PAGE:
who now operate the Continuing the Miracle of Fushun Society, which I
mentioned at the beginning of my lecture.
(Matsumoto stated that approximately 700 men were incarcerated at the Taiyuan War
Criminals Management Center. However, other sources give the number of detainees as
Matsumoto is clearly dissatisfied with the way repatriated soldiers were treated by the
Japanese government after World War II. It is true that GHQ policy excluded all former
members of the Japanese military from public office between 1945 and 1952. Since we
cannot ask Mr. S, the villain in Matsumoto’s account, for his testimony, we must remind
readers that they are reading only Matsumoto’s point of view.
Again, Matsumoto does not belong to Continuing the Miracle of Fushun Society, though
he has been invited to speak to the group. Since he was employed by Mitsui Mining,
he landed at Sasebo in Kyushu on March 15, 1946. He was spared the cruel fate that
awaited his comrades, and it is very likely that his feelings of guilt colored his personal
experiences to the point of exaggeration.
I don’t believe his statement about humane treatment from the CCP for a moment.
Perhaps the prisoners were given enough to eat, but the part about being transformed into
honorable men by confessing to crimes sounds suspiciously like brainwashing. I have
no intention of censuring former Japanese soldiers who were imprisoned and eventually
returned home, even if they are now denouncing Japan’s war crimes. My understanding
is that their views are the result of brainwashing they underwent in China, which still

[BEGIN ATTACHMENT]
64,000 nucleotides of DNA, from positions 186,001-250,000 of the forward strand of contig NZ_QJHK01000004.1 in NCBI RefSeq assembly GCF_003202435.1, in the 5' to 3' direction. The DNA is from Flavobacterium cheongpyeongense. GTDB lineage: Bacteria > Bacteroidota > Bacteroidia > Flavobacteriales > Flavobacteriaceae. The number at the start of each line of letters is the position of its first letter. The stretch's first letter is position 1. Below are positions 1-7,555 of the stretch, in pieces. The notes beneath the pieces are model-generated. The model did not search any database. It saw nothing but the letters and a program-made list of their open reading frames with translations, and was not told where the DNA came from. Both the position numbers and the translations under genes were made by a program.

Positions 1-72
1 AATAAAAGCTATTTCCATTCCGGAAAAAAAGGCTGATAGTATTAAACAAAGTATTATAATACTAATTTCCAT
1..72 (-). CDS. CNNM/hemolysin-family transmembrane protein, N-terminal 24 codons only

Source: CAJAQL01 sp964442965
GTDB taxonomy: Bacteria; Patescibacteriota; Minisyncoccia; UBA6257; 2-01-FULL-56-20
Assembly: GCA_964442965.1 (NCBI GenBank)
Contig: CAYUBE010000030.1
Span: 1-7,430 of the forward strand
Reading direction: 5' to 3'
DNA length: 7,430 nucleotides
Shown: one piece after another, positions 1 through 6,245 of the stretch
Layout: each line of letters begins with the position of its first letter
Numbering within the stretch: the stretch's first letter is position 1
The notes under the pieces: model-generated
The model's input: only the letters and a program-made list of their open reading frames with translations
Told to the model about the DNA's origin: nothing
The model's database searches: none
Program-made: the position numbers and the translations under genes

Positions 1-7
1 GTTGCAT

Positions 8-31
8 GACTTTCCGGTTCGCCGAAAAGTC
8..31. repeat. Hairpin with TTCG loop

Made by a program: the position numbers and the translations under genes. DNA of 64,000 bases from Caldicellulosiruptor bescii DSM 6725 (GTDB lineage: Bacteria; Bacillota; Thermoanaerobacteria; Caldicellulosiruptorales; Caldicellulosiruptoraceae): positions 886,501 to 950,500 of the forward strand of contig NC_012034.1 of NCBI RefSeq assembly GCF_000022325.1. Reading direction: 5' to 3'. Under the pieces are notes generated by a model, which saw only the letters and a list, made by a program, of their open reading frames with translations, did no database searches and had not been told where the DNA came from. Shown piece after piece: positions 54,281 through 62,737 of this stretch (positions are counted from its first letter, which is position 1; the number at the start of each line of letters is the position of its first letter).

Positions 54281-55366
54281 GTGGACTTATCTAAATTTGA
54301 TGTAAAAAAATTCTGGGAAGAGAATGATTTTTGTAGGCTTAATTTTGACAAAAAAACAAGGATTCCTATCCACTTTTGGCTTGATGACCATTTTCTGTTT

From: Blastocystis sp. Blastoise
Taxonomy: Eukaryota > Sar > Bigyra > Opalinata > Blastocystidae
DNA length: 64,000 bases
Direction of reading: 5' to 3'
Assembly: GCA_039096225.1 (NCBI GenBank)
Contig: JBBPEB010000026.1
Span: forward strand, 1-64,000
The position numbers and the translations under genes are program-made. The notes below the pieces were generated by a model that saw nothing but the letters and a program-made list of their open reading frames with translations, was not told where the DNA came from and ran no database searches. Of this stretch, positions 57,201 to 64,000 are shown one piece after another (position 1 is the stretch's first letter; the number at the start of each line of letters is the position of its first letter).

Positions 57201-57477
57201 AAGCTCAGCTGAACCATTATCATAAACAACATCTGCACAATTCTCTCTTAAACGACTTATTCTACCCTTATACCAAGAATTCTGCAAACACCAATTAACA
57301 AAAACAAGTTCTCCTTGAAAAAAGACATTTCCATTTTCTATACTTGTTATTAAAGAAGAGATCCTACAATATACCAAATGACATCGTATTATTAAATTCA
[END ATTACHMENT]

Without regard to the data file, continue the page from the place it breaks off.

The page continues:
controls their minds. I still want to thank them for serving their country and wish them a
peaceful old age.
Voices of irresponsibility
At the same time, I feel compelled to point out the folly of using former Japanese military
personnel to censure the Japanese government (currently the Abe administration).
Former Japanese soldiers who make the rounds of the public-speaking circuit revealing
their war crimes are absolutely not “conscientious Japanese,” as the Chinese and Koreans
describe them.
Former Nazi soldiers are well aware of the enormity of their crimes. They live quietly,
making every attempt to hide their Nazi pasts. Not one of these Germans goes around
giving speeches about his involvement in slaughtering Jews and demanding restitution
from the current government to the victims.
If former Japanese soldiers confessing to war crimes are what they claim to be, i.e.,
perpetrators of war crimes, then they are the ones who should be censured.
When World War II ended, more than 1,000 Japanese accused of B- or C-class war
crimes were punished, many of them executed. But now we have modern-day selfproclaimed
war criminals (who kept silent while others were being punished) demanding
apologies from the Japanese government (and Prime Minister Abe) for crimes that they
committed? Are they really not aware of their own idiocy until someone points it out?
There is no statute of limitations for crimes against humanity and war crimes. Therefore,
those who fear that Japan will repeat past mistakes should ensure that the criminals
among former Japanese soldiers are brought before the United Nations, for instance, and
tried for their crimes. We must not lionize them. If their relatives, friends, and neighbors
are shielding them, they are breaking the law.
Otherwise, the parade of people coming forward and claiming that they killed Chinese, or
abducted comfort women, and demanding that the Japanese government apologize, will
never end.
p. 241: Matsumoto Masayoshi’s “confession” as it appeared in Shimbun Akahata
(Sunday, August 18, 2013 edition)